When current trumps consistent.

Patterson has scored 428 runs at an average of 47.55 this Sheffield Shield season. Not great numbers, and it only puts him at number 11 on the run scoring list. For the selectors, who are so keen on “current form”, being 11th on the run scoring list means you aren’t in contention, and so the players who average 35.57 overall but 71.57 this season, like Marcus Harris (most of which was in a single innings of 250, and otherwise he averages 35.87), get in ahead of him. But it shouldn’t be like that.

Kurtis Patterson has been scoring big runs for 7 1/2 years now, since he made his Sheffield Shield debut for New South Wales against Western Australia, batting at number 6, and scored 157, after coming in with New South Wales 4/164 chasing Western Australia’s 150 all out. In his first innings, he scored a 221 run 5th wicket partnership with Simon Katich, got the highest score of the match and won the man of the match award.

Better late than never.

Patterson could have been picked for Australia then, but instead he was left out of the New South Wales team for the best part of two years so that he could mature. He was only 18 1/2 years old on Sheffield Shield debut and now, aged almost 26, he has had time to mature. He has been scoring consistent runs, over and over again, not just in a one-off big score, but with lots of them, and he is well and truly ready.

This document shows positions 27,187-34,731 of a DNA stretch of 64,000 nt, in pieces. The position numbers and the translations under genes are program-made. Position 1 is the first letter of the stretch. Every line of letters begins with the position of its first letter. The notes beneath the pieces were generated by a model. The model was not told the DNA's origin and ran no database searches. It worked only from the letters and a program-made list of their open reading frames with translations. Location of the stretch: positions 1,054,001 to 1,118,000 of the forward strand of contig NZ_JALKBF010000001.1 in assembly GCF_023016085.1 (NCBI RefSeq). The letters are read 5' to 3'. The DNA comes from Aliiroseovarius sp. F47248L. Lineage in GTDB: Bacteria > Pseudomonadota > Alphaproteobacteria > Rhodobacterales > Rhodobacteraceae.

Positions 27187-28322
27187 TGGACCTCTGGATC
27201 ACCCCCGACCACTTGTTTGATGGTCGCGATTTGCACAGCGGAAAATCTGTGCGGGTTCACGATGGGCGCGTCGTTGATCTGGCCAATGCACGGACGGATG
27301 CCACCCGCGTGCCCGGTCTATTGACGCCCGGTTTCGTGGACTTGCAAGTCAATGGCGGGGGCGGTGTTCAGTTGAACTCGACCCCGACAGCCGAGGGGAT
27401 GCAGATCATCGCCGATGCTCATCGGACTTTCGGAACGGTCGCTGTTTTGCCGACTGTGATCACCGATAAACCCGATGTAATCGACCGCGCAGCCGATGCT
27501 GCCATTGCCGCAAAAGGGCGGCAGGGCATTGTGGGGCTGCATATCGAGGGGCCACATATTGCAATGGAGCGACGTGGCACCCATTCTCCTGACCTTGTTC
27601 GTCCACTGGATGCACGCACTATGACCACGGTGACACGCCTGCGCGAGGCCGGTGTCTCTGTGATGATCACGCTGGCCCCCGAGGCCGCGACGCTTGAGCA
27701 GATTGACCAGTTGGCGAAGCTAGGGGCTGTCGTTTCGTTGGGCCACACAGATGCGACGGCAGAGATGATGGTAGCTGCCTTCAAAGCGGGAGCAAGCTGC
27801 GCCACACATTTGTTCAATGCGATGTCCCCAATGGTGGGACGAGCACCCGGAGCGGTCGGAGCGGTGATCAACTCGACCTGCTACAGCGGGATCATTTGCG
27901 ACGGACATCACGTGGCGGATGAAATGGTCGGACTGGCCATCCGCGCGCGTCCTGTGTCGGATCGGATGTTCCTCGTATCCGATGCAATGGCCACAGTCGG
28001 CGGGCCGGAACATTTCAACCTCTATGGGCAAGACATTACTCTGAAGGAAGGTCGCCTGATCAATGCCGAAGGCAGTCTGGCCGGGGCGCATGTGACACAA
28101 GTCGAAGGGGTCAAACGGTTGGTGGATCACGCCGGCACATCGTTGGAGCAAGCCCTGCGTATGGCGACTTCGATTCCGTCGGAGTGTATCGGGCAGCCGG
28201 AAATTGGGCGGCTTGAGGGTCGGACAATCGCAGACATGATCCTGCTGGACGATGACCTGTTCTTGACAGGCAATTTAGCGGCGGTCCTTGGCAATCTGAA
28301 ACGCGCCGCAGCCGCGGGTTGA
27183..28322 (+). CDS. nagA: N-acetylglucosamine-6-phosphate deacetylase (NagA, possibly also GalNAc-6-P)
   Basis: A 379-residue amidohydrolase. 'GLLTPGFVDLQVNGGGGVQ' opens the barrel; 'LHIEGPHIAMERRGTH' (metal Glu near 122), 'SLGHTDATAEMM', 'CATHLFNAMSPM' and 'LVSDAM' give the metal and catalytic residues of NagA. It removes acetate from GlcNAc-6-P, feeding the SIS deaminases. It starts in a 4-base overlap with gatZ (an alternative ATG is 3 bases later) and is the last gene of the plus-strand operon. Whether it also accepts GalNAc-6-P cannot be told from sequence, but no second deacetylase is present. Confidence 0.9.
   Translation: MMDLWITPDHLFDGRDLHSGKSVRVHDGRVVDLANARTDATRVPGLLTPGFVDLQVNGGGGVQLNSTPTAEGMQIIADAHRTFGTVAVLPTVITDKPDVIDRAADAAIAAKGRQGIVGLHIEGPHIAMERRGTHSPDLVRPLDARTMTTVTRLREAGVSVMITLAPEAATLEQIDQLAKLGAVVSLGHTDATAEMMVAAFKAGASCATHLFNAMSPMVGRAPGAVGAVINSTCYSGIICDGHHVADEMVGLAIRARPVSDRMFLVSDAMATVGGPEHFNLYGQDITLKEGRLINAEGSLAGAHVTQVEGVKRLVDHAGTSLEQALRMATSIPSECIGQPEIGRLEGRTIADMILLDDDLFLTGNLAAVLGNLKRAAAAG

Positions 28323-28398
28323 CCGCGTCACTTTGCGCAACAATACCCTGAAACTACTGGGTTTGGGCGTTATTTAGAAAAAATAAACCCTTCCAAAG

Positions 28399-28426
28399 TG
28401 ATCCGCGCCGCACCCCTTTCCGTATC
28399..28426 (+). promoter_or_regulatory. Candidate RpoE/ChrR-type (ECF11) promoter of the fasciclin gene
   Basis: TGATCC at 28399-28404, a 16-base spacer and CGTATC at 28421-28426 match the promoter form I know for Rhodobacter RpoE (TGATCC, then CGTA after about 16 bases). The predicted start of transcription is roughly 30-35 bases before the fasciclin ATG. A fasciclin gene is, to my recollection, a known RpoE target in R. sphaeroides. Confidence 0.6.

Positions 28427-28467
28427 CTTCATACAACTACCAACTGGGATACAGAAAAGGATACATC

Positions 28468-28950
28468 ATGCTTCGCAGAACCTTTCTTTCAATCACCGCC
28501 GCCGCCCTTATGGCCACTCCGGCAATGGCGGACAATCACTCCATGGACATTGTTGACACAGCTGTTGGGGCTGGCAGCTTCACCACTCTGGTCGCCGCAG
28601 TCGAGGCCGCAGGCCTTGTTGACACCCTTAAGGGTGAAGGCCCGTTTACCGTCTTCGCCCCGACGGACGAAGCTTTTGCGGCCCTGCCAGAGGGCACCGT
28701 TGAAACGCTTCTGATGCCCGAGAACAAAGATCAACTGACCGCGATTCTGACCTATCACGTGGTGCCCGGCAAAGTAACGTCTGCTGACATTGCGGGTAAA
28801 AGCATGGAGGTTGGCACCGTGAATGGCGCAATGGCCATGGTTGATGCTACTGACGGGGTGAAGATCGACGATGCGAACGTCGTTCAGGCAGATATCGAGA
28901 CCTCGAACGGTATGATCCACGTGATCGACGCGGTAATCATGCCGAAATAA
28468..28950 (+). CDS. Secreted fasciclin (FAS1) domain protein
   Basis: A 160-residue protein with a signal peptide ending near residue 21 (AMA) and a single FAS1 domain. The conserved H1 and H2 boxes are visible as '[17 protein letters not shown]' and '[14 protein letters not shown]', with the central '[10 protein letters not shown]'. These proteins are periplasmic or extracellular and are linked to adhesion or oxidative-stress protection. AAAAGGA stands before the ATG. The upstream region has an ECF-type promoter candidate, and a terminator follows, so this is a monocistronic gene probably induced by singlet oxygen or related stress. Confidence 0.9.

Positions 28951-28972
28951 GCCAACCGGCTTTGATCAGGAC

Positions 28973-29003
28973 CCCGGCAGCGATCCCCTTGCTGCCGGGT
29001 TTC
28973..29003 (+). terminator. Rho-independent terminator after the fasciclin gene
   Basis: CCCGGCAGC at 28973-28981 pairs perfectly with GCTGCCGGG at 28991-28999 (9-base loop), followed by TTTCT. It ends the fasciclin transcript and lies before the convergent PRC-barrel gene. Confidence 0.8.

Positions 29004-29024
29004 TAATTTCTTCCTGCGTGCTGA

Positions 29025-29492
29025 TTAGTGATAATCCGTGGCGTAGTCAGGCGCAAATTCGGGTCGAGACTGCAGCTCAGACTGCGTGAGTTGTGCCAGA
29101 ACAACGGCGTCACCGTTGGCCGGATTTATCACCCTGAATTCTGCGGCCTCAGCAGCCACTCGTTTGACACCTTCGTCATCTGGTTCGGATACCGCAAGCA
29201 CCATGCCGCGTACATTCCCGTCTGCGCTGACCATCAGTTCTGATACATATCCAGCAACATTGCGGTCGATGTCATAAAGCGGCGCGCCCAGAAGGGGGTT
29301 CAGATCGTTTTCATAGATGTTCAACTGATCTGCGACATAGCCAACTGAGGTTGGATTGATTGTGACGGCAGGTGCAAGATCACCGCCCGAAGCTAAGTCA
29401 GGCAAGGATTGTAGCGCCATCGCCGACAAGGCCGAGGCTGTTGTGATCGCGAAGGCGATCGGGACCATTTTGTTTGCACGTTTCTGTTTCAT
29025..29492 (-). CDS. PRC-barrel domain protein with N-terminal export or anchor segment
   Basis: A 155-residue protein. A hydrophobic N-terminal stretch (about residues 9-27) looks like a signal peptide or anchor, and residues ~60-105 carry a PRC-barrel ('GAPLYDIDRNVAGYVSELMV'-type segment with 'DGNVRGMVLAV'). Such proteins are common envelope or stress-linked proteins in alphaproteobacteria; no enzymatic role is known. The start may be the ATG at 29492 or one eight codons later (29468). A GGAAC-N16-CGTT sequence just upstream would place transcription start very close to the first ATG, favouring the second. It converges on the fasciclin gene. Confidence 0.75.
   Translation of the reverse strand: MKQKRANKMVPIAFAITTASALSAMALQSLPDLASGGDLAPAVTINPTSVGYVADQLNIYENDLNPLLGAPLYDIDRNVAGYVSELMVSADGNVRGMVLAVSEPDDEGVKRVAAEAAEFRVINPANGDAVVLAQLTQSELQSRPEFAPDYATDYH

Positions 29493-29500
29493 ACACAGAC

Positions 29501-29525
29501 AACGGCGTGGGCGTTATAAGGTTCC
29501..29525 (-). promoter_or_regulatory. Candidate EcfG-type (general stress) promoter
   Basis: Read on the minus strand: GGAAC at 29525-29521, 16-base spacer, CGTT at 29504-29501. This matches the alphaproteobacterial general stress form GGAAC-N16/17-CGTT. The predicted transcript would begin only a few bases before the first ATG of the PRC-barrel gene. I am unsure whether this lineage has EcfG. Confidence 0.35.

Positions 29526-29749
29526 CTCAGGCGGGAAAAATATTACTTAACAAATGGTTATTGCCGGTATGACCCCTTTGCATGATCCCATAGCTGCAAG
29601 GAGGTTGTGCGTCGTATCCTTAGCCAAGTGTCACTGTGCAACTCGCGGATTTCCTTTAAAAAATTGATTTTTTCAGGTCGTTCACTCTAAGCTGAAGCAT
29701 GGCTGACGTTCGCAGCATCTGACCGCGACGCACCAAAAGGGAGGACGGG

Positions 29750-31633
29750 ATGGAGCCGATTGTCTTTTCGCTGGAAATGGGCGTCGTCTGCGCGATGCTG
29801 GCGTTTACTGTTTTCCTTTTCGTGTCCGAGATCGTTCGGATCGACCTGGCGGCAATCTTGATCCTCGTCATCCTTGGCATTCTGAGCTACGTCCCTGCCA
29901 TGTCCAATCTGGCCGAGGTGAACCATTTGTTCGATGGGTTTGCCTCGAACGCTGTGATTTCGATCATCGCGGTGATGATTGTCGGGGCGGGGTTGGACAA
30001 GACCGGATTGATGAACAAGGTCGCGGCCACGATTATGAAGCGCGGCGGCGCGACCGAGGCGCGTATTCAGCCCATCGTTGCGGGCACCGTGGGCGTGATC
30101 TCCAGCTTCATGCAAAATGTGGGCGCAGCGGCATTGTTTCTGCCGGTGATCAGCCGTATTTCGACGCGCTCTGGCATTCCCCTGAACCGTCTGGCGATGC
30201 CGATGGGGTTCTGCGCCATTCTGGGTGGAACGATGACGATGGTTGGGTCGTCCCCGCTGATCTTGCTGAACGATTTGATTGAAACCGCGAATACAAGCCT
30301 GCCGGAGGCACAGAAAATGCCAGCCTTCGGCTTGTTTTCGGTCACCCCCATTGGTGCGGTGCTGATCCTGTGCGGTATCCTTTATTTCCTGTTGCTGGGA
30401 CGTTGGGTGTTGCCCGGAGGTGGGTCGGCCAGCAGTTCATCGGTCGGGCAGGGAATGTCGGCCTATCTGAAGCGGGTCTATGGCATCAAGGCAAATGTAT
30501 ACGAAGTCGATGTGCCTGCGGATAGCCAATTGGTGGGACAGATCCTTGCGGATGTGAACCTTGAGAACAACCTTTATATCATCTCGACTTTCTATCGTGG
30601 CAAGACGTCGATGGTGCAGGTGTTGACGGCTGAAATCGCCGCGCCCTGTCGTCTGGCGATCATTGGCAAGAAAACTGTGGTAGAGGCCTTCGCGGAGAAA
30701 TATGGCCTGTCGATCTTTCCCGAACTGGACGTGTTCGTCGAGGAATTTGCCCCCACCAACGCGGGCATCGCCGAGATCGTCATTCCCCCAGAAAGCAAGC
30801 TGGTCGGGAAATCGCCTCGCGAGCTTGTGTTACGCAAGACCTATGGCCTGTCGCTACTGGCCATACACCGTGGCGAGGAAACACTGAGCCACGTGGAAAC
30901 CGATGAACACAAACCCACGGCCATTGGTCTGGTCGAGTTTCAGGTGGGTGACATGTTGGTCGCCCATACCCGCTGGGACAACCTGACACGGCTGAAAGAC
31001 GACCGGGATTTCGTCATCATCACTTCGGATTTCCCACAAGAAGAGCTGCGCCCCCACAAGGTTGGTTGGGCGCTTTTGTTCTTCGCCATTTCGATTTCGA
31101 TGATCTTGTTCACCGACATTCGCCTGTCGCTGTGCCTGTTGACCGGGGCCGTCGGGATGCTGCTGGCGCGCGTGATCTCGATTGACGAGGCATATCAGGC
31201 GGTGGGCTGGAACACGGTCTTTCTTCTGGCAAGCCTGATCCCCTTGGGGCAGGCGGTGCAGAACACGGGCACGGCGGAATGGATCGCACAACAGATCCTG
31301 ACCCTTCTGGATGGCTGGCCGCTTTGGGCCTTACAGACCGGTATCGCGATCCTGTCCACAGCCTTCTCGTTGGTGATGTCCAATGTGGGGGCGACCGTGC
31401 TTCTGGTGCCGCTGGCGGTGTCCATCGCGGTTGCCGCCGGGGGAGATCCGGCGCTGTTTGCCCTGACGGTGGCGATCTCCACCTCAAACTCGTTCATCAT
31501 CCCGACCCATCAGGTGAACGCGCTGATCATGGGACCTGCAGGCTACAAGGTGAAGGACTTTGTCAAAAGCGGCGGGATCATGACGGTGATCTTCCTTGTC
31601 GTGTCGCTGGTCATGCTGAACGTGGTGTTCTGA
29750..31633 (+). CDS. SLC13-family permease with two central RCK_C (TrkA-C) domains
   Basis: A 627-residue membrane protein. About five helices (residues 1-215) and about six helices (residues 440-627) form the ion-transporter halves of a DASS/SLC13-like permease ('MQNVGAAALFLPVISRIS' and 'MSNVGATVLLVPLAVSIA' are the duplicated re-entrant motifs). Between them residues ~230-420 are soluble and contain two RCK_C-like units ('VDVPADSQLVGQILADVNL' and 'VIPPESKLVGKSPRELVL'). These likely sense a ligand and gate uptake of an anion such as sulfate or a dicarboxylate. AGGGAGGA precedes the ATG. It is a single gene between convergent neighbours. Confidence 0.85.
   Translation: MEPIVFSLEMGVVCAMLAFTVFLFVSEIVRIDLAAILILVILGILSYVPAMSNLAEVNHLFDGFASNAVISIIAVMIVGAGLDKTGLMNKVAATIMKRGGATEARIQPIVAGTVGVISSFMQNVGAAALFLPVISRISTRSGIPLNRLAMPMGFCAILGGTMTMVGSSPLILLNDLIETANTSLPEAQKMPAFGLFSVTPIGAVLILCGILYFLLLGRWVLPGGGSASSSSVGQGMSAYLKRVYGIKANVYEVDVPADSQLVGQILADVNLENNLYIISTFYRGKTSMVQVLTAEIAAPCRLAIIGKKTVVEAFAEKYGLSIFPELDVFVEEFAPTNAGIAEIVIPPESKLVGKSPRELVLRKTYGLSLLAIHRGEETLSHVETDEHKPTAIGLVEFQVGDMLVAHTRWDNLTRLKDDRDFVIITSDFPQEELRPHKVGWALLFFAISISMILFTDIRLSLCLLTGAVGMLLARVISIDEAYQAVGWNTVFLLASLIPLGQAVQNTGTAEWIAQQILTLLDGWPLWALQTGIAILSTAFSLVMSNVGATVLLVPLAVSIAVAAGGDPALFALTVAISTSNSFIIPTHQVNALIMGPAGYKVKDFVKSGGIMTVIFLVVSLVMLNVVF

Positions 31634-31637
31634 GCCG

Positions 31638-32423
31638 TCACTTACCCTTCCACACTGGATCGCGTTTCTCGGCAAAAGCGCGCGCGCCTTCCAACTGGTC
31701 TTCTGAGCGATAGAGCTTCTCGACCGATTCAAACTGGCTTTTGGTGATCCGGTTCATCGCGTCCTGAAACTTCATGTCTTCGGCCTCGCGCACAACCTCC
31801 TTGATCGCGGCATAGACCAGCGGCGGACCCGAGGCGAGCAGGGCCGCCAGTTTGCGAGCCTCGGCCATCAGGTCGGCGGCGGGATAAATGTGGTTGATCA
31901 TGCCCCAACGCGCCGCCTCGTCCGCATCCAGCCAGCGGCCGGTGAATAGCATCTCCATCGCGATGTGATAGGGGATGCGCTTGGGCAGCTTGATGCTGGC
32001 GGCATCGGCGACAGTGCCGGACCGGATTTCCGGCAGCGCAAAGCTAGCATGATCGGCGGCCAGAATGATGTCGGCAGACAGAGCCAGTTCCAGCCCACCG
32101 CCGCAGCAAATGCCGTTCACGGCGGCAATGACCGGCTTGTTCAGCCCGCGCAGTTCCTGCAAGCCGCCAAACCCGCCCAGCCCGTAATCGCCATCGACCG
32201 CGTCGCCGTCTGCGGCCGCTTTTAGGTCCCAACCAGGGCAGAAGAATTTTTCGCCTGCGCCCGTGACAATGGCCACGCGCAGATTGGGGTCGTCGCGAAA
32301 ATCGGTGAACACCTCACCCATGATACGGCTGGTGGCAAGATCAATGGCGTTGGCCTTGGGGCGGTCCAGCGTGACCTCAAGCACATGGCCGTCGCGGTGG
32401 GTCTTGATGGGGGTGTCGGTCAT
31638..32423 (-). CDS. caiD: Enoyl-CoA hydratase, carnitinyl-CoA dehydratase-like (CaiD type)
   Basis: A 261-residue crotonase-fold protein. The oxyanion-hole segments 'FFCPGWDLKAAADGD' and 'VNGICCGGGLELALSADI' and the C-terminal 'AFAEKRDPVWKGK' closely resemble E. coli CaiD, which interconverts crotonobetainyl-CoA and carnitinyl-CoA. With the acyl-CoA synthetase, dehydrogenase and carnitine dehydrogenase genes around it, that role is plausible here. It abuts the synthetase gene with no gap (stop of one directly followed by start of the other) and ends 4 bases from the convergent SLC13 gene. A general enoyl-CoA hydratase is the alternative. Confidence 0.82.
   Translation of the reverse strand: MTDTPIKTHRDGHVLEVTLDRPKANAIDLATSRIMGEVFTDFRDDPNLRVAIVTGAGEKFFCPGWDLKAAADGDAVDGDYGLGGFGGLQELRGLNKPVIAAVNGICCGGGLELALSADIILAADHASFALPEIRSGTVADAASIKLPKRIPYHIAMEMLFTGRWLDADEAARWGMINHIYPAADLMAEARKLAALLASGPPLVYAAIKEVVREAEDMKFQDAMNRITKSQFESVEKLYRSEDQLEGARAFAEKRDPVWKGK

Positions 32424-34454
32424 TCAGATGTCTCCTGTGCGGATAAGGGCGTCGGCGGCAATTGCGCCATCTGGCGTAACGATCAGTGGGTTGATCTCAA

The problem is that he is in a side where two absolute hunches in Marcus Harris and Travis Head are going to make the side without any doubt whatsoever, as they were the two highest scorers in the recently completed test series against India. Neither of them should really have made their Test debuts but we’re now kind of stuck with them, at least for the near future. That means that Kurtis Patterson is fighting it out with a number of other genuine players, with a third hunch in Marnus Labuschagne apparently guaranteed a spot.

So Kurtis Patterson is fighting with Will Pucovski, who averages 49.00, along with two players with proven test records who were unfairly dumped at various points in the past in order for Australia’s selectors to try out their latest hunch, in Matthew Renshaw and Joe Burns.

Who should the Australian Selectors pick?